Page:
Next in the sub-domains is group work. While it sounds similar to teamwork, which was explained in the domain of relationship, group work is a fuel, in a sense, that practitioners make use of to teach young people how to solve disagreements, socialize skillfully and collaborate in group settings in school, work and other opportunities in life. Group work is accomplished in order for each member to understand the dynamics and personalities of every other member; this is also important for collaboration opportunities later in life for clients. Additionally, group work enhances ability to cope with a client’s personal problems, and ones that are outside of the group, be they of the community, province or something even larger (Stuart 2009).
Planned Interventions is our next sub-domain, which encompasses the activities, interactions and behavioural management methods that practitioners use to create and support goals of children and youth (Stuart, 2009). Planned interventions are always adapting to changes and situations that arise in the client’s life, so they’re never really set in stone. Examples of planned interventions could be: referrals to other agencies in case of a change in the client’s life, a service plan for counseling based on the client’s needs and so on. These are primary steps into what are formally known as intervention plans, our next topic.
Intervention Plans are essentially upgraded versions of planned interventions; they are written plans with both the process that went into the planning and reports that document the plan for a specific client or their family throughout the work they do with the CYCP (Stuart, 2009). The method of creation for these plans involves observation, assessment and planning. Observation is the first step, in which the practitioner identifies strengths, areas of improvement and goals that a young person may have. Next is assessment, where the practitioner may develop documents such as “ecomaps” (an assessment of relationships a client has with various things in their life) surrounding the client and their life, in and out of the home. Planning is the final step, in which the intervention plan is actually developed, addressing the observed and assessed needs and goals of the client. It should be noted that the goals should all be “SMART”- specific, measurable, achievable, realistic and time-limited.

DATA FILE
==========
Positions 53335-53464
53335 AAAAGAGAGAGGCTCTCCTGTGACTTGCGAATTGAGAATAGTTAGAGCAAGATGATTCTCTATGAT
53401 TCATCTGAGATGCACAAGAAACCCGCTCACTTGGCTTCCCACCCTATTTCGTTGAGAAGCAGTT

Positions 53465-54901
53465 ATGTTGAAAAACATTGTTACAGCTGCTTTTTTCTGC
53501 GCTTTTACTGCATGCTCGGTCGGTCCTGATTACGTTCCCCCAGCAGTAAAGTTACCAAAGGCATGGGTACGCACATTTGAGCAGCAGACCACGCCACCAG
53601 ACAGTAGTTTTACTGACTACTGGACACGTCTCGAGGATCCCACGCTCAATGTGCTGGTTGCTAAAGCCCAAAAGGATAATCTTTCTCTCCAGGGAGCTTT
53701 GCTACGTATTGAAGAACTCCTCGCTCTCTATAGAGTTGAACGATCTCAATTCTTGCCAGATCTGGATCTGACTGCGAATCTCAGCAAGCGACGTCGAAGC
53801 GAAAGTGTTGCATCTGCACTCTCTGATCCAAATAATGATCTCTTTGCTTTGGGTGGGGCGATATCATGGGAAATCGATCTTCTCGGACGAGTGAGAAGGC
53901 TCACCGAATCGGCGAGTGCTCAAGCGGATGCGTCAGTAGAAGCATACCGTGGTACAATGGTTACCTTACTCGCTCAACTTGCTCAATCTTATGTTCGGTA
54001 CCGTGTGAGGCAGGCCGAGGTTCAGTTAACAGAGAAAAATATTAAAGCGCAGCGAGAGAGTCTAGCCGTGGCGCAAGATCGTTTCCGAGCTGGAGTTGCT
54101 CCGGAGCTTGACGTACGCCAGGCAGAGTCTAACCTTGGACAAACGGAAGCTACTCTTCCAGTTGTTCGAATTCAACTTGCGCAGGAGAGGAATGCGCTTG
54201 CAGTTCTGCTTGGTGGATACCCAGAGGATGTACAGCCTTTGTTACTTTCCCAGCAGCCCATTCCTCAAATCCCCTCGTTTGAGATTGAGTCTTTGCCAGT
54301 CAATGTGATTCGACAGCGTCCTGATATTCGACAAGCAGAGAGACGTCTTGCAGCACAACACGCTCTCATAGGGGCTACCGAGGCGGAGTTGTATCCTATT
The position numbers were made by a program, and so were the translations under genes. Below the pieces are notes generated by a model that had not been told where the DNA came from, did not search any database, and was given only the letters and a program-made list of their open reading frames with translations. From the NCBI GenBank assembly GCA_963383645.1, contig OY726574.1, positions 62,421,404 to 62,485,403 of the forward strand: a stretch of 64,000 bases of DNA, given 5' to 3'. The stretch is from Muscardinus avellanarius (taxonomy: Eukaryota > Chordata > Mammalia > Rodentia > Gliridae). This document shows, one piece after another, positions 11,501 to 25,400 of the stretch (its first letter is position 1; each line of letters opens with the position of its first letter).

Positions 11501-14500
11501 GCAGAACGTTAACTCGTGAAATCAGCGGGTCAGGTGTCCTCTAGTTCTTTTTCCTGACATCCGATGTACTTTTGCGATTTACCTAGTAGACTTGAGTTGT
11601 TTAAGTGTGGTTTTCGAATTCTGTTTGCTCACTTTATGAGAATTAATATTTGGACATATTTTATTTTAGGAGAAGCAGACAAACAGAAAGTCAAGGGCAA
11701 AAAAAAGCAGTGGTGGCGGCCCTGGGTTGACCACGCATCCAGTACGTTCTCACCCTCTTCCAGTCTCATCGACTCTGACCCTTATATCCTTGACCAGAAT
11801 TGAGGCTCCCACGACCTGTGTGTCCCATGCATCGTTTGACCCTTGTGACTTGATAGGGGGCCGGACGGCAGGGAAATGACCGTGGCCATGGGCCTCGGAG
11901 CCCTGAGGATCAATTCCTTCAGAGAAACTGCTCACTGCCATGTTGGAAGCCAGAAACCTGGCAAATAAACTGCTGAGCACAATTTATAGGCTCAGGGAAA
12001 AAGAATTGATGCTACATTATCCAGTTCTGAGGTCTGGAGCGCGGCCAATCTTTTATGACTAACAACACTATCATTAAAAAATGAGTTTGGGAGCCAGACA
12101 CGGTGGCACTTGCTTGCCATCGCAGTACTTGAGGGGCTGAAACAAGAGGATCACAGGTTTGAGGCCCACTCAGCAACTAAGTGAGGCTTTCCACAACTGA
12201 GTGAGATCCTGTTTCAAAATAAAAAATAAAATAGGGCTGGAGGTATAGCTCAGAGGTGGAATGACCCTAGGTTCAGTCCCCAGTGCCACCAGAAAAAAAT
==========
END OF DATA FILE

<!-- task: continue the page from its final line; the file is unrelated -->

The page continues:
Once the plan is developed and put into motion, evaluation must be done. The goals that the practitioner and the client created in the plan are reviewed once they have been evaluated, to recognize successes and the outcomes of the goals. If they are not achieved, revision may be necessary, which starts the cycle anew with observation.
Intervention is a large piece of the work one does as a CYCP, as it encompasses the plans one creates with their clients and families, the goals of those young people and their successes. As the field is strength-based, it is important to recognize achievement and bring about positivity when it is due. When there is an area of development to be worked on, practitioners and young people address this and work together to achieve greatness in that area with intervention.
Stuart, C. (2009). Foundations of Child and Youth Care. Dubuque, IA: Kendall Hunt Publishing Company.
Image taken from mohawkcollege.ca.